While many attempt to link the issues of our retailer like Best Buy with the fate of other junior anchor retailers, it's important to keep in mind that comparing the market conditions of a Best Buy to the market conditions of a T.J. Maxx or Bed Bath & Beyond, for example, is equal to comparing the results of Sears to that of a department store such as Macy's. There simply is no link. These are vastly different companies with vastly different strategies, different merchandising expertise and therefore, vastly different results. There is no broad generalization that one can make intelligently about merchandising except the obvious conclusion that great merchants win and bad merchants lose. And since we live in a world with great transparency, guessing and sweeping generalization is simply not necessary.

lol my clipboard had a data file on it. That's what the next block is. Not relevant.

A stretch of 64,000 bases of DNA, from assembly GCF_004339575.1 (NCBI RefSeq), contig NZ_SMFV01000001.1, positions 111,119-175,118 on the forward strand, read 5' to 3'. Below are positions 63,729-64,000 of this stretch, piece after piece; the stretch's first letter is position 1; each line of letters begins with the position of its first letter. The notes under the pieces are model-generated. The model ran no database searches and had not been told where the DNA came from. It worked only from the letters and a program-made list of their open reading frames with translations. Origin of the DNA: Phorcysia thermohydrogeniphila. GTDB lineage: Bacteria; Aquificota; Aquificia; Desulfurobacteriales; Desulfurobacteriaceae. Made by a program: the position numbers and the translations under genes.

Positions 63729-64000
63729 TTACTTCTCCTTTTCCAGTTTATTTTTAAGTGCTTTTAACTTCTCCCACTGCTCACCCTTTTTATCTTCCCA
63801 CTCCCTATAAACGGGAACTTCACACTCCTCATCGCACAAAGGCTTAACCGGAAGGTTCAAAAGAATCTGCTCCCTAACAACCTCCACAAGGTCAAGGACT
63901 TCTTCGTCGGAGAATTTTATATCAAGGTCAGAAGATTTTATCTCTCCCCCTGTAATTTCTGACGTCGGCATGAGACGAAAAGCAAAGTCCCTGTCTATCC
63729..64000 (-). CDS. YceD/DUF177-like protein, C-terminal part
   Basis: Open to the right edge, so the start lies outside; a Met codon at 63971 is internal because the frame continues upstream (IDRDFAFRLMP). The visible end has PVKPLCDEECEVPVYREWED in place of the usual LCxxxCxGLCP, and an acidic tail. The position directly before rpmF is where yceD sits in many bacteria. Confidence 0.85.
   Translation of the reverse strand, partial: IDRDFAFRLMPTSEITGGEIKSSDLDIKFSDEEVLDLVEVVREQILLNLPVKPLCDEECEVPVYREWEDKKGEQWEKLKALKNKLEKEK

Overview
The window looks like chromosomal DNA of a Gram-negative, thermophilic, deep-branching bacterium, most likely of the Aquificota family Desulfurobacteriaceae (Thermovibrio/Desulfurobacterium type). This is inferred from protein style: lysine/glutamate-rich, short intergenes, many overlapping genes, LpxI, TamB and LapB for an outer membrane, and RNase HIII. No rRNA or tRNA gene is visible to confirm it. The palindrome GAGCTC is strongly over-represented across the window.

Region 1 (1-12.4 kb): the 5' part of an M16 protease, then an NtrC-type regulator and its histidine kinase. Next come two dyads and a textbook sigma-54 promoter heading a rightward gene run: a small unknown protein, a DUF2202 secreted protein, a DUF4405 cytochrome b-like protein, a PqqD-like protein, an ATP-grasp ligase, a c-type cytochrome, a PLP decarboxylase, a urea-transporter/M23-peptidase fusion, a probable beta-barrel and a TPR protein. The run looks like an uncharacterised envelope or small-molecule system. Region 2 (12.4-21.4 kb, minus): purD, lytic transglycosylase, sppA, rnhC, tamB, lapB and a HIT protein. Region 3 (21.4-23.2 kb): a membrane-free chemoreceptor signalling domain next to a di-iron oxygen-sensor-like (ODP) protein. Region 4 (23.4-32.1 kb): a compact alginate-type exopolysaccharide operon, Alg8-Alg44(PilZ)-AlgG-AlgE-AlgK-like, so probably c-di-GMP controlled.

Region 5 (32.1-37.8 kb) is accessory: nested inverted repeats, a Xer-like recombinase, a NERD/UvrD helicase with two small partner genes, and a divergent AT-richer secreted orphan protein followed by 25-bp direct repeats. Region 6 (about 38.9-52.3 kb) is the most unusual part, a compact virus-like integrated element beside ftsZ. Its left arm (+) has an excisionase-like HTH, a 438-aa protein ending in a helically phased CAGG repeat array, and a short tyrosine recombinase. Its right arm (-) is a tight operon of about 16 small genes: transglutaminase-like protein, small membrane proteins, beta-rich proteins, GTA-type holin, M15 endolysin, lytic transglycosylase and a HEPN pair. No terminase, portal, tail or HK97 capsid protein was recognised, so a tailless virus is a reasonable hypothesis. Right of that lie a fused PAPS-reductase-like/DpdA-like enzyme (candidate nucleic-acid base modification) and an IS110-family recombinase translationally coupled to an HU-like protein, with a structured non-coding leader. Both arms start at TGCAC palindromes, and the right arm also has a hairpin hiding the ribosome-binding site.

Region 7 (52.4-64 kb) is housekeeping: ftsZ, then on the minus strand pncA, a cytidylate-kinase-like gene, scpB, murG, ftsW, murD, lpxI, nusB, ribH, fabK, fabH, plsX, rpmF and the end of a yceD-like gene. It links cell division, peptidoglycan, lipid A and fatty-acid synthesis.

The future of the department store is not linked to the fate of a struggling company, no differently to the future of a junior anchor is linked to the fate of a struggling co-tenant, especially when they consistently trade in different merchandise at a different price point.
The numbers are what they are. That is why retailers that operate side-by-side in the same asset consistently show vastly different results. It's not primarily about the real estate and it's not primarily about the box. It's what's inside the box that matters and will ultimately determine the success or failure of a retail concept. It's not about whether you operate in a mall, outlet center, power center or grocery anchored neighborhood center, it's about the merchandise you present to the consumer as a merchant whose primary task is to distribute the right goods, at the right time, at the right price.